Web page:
No Swami today. Sorry, guys.
Hey, I said I’m sorry! But I have things to do. One of which is to put up a bunch of audio features on my website so that you can listen to past reports I did for Marketplace.
I’m in the final throes, last legs, dying moments of my radio “career” right now. It won’t last much longer. So I thought it would be nice if fans of the pieces I made for public radio could track down archival material after I’m gone. This is my version of the George W. Bush Library, only in my case I’ve actually done things I can be proud of.
Having said that, if I were writing a blog post today it would be to celebrate Ben Silverman being ousted at NBC. As the guy who oversaw the unnecessary revivals of American Gladiators and Knight Rider, as well as cancelling one of the best dramas NBC ever had – Journeyman– plus being responsible for truly terrible shows like Parks and Recreation, My Own Worst Enemy, and the upcoming five-nights-a-week Jay Leno Show, a disaster in the making, he was long overdue for being fired. Although in PR terms, he’s not being fired at all, he’s found another job and is going to that, because firing him would suggest that whoever hired him in the first place had made a huge mistake, and that would never do.
Indeed, the guy who really should be fired is the guy who hired him – Jeff Zucker, the big cheese at NBC Universal, who began as a researcher for their Olympic coverage in the 80s and rose steadily through the ranks when maybe, perhaps, for the good of all concerned, he should have stayed a researcher. Zucker, in the mind of many critics, is responsible for NBC being at the bottom of the network pile right now and continuing to languish.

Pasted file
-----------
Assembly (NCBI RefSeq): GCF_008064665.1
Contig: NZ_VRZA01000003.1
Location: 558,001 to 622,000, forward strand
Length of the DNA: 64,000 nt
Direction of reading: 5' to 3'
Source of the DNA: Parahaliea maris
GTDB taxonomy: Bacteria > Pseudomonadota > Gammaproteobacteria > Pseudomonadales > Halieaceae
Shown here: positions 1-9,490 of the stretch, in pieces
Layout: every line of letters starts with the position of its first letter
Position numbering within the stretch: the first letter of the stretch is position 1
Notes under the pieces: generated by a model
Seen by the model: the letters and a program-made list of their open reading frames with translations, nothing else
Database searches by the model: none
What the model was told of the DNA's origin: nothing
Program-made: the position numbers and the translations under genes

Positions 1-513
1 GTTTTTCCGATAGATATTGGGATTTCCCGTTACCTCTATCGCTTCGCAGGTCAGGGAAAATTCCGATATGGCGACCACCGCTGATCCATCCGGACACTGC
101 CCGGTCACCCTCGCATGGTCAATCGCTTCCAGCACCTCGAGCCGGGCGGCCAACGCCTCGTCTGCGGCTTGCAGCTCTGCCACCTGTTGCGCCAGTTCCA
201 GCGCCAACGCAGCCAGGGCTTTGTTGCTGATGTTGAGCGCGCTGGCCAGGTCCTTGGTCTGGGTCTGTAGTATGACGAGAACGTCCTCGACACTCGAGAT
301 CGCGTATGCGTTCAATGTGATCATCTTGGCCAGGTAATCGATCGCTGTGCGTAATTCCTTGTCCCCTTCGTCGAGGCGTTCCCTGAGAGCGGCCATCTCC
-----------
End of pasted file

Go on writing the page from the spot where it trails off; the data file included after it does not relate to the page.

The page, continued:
But will they junk him? Oh good grief, absolutely not. Once these people get their feet under the desk, however mediocre they are, their big-time friends protect them like they’re an endangered species. Zucker is going nowhere.
Besides, he’s not alone. TV executives make lousy decisions and waste millions of dollars all the time and are never held accountable. For example, my innovative and fascinating little TV travel show, which had a legion of loyal fans, was cancelled in 2006, to be replaced by a bland, toe-curlingly awkward sports show hosted by Drew Carey. Which sports show? What was the title? Answer: nobody has a clue. It pretty much tanked, leaving Carey to move on to The Price is Right.
In those circumstances, wouldn’t you have fired the executive who made such a rubbish and ill-conceived move? (That and many more, I might add.) But no, it won’t happen. The bad decisions continue at these places. Or rather, they do, until one day the roster of catastrophes is so great that someone has to be blamed, and publicly. And that’s what’s happened at NBC.
That’s why Silverman is out finally. For the record, here he is, praising Leno and saying how great the atrocious Parks and Recreation is going to be.
And here he is in a hotel room singing a made-up song very, very badly.
On that ground alone, I’d have fired his ass. They say he’s being replaced with a worthy substitute. Hopefully, it’s someone with vision and artistic credentials, someone who’s created great shows, understands writers, is bold and daring and willing to consider bright new innovative ideas….let me see now….
His name, apparently, is Jeff Gaspin.
Hang on, let’s take look a look at his background….oh, what a surprise – he’s an accountant!
So another four years of doldrums for NBC, then. Will these people never learn?
TV Swami – he say NO to NBC pretty much for the foreseeable future.
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